Syrian President Bashar Assad welcomed on Thursday the policy of dialogue with his country initiated by his US counterpart Barack Obama.
Assad said he "appreciates that President Obama has adopted dialogue as the way to deal with difficult issues," a reference to years of sour relations with former president George W. Bush.
He was speaking during a meeting with visiting US Congressman Tim Walz and Senator Ted Kaufman, both members of Obama's Democratic party, the official Sana news agency reported.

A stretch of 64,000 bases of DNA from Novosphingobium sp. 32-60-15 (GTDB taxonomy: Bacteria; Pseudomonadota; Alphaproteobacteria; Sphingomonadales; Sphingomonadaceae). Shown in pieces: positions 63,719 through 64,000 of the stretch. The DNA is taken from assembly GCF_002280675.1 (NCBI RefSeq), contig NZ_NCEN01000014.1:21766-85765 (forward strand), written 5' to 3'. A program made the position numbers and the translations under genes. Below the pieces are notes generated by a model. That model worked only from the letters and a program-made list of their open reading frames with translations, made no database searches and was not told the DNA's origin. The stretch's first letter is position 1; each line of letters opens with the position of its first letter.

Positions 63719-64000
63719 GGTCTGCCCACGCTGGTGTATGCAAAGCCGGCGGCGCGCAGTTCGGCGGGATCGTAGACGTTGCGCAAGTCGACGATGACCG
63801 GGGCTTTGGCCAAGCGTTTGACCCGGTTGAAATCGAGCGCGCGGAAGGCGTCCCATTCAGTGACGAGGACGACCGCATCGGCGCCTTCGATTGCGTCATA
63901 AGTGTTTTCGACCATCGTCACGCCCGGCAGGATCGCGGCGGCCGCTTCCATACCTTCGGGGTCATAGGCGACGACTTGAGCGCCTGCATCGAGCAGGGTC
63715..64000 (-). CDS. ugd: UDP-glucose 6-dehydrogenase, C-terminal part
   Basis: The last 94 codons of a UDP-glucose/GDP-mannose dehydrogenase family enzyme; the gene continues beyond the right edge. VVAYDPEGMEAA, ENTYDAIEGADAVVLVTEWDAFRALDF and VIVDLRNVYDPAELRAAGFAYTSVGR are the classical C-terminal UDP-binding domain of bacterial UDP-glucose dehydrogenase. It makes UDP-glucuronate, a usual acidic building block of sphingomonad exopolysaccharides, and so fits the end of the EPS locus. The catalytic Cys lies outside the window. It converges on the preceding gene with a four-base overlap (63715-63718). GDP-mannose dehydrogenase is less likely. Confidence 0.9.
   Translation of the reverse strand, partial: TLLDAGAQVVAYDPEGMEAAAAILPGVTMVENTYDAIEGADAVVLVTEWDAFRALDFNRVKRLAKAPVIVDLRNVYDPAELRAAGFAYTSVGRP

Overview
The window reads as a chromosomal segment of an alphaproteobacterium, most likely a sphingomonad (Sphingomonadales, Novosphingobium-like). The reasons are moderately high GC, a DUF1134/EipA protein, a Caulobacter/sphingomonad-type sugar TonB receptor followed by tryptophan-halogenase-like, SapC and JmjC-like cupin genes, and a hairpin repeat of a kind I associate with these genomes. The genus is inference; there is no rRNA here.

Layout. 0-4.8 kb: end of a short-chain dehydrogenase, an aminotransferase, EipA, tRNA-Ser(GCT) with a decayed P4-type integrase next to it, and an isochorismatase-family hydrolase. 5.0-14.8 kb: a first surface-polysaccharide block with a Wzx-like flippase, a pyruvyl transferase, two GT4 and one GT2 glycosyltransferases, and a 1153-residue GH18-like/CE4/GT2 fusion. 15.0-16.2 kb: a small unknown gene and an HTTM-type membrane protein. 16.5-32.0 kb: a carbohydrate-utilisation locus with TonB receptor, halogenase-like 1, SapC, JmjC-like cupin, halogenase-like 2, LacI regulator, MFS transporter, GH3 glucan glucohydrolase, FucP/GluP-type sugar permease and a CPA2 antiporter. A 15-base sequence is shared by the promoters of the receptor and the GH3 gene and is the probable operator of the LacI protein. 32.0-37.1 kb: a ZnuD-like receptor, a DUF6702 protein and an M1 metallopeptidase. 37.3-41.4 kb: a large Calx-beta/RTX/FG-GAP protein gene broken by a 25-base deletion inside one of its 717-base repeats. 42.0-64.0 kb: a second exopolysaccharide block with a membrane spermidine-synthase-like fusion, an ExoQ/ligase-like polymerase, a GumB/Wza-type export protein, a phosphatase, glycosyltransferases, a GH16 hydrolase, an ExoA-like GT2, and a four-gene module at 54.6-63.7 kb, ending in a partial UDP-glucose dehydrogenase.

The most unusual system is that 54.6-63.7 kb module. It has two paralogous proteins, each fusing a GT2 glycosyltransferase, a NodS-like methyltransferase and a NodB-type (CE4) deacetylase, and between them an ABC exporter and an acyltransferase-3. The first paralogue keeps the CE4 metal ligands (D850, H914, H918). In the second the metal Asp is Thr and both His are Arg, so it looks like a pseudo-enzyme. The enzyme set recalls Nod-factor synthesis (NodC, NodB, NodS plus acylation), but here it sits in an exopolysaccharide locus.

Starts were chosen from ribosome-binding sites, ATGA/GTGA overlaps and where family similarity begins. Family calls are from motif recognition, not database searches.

Assad spoke of the "need to work to lift the obstacles that are hampering Syrian-American relations."
Ties between Washington and Damascus became strained after the US-led invasion of Iraq in 2003, and the assassination of Lebanese leader Rafiq Hariri in 2005 that was blamed on Syria. Damascus denies any involvement.
Obama's new top Middle East envoy, Jeffrey Feltman, visited Syria in March in what was the first high-level US trip in four years. He returned earlier this month for further meetings, describing them as constructive and vowing to pursue dialogue.
Other congressional delegations have also visited Syria.